Recipe II also has relatively few moving parts, though the preparation is a bit more complex and will need the help of an adult to handle the process of skinning of the peaches. However, this little trick of dunking the peaches in boiling water and then an ice bath is another great lesson that should be demonstrated to your kitchen crew rather than done ahead of time. This recipe also takes full advantage of the summer fruit season and puts a tasty blueberry dressing in your child’s culinary repertoire at an early age!

Recipe I
Red Leaf Salad with Italian Vinaigrette
Serves 4
Image of Red Leaf Salad with Italian Vinaigrette

¾ cup extra virgin olive oil
¼ cup white wine vinegar
1 Tbsp Italian fresh parsley, chopped or torn into small pieces
1 tsp Italian seasoning (Melissa’s Organic Grinders)
Sea salt and freshly ground black pepper to taste

2 cups Organic Red Leaf lettuce, torn into bite-size pieces
1 cup organic grape tomatoes
1 cup organic red onions, sliced and rough chopped
½ cup walnuts

What Kids Can Do:

  1. Measure oil, vinegar, parsley and seasoning into a blender and mix thoroughly for about 10 seconds.
  2. Transfer dressing to a glass bowl, salt & pepper to taste with adult supervision
  3. Let stand for 30 minutes to let the flavors blend.
  4. Give the dressing a good whisk just before serving.
  1. Combine all ingredients in a large bowl.
  2. Toss with dressing until all ingredients thoroughly coated.
  3. Serve on individual plates. Simple salad!
What Supervising Adult Should Do:
  1. Supervise all stages of the preparation process.
  2. Slice onion for younger child.
  3. Definitely be involved in “salt & pepper to taste” or suffer the consequences.
Recipe II
Peaches and Blueberries Summer Salad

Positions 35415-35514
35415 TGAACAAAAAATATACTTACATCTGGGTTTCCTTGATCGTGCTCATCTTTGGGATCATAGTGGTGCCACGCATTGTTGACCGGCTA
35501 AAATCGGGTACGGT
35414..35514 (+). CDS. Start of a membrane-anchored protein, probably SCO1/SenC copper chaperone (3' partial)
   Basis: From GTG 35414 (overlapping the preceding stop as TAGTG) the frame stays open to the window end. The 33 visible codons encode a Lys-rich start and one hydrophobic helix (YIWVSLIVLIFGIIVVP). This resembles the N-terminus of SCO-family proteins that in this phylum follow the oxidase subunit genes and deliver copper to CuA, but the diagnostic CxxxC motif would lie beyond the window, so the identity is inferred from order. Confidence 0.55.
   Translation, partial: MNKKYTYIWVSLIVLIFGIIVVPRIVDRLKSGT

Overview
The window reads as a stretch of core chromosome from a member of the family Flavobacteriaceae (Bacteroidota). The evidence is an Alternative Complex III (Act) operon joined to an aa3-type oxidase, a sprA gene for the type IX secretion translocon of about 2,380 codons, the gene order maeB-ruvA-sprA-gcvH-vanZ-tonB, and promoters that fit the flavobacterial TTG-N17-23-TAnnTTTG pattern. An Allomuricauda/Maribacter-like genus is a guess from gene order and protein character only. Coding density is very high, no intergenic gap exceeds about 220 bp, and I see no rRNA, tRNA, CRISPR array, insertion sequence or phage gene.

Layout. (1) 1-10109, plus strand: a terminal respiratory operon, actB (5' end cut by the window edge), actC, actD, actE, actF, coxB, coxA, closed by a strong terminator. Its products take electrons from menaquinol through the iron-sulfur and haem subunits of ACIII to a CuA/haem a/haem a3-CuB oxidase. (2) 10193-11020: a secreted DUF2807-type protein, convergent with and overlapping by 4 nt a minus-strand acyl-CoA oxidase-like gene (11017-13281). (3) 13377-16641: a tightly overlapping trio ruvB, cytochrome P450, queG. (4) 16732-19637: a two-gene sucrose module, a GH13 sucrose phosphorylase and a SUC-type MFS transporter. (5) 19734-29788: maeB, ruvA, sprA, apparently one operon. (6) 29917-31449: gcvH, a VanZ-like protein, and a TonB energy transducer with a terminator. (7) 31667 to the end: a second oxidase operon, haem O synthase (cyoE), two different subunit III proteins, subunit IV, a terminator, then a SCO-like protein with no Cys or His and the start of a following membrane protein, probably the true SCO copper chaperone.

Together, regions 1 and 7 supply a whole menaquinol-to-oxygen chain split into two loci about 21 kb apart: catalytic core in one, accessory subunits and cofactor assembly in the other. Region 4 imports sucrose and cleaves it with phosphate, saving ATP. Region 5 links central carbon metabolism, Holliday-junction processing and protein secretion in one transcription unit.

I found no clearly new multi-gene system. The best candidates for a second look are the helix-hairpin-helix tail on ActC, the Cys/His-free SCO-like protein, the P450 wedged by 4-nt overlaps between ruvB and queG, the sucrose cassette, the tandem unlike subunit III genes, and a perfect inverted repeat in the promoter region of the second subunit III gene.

Serves 4
Image of Peaches and Blueberries Summer Salad

1 cup fresh organic blueberries
¼ cup vinegar
4 tbsp olive oil

½ cup sliced organic red onion
¾ teaspoon salt
3 fresh organic peaches slices
1 cup fresh blueberries
4 Romaine lettuce leaves

What Kids Can Do:

  1. In a blender, combine the fresh blueberries with the vinegar.
  2. Once blended, mix in the olive oil and set aside.
  1. In a large mixing bowl, toss the lettuce with one half of the blueberry dressing until thorough coated. Then place one leaf in the center of each serving plate.
  2. In the same bowl combine the remaining blueberries, onion, peaches and left over half of dressing.
  3. Spoon this mixture over top of lettuce leaf.
What Supervising Adult Should Do:
  1. Skin and slice the peaches.
  2. Bring 3 quarts of water to a boil in a saucepan.
  3. Prepare an ice bath that will fit all the fruit.
  4. Using a paring knife, make a criss cross incision at the top of each nectarine.
  5. Drop the fruit gently into the boiling water for about one minute.
  6. Using a slotted spoon, gently remove the fruit and place it into the ice bath. Allow to cool completely for a few minute then strain.
  7. Use a paring knife to peel the skin easily off the fruit.
  8. Half each peach and remove pits, then cut each half into ½ inch wedges.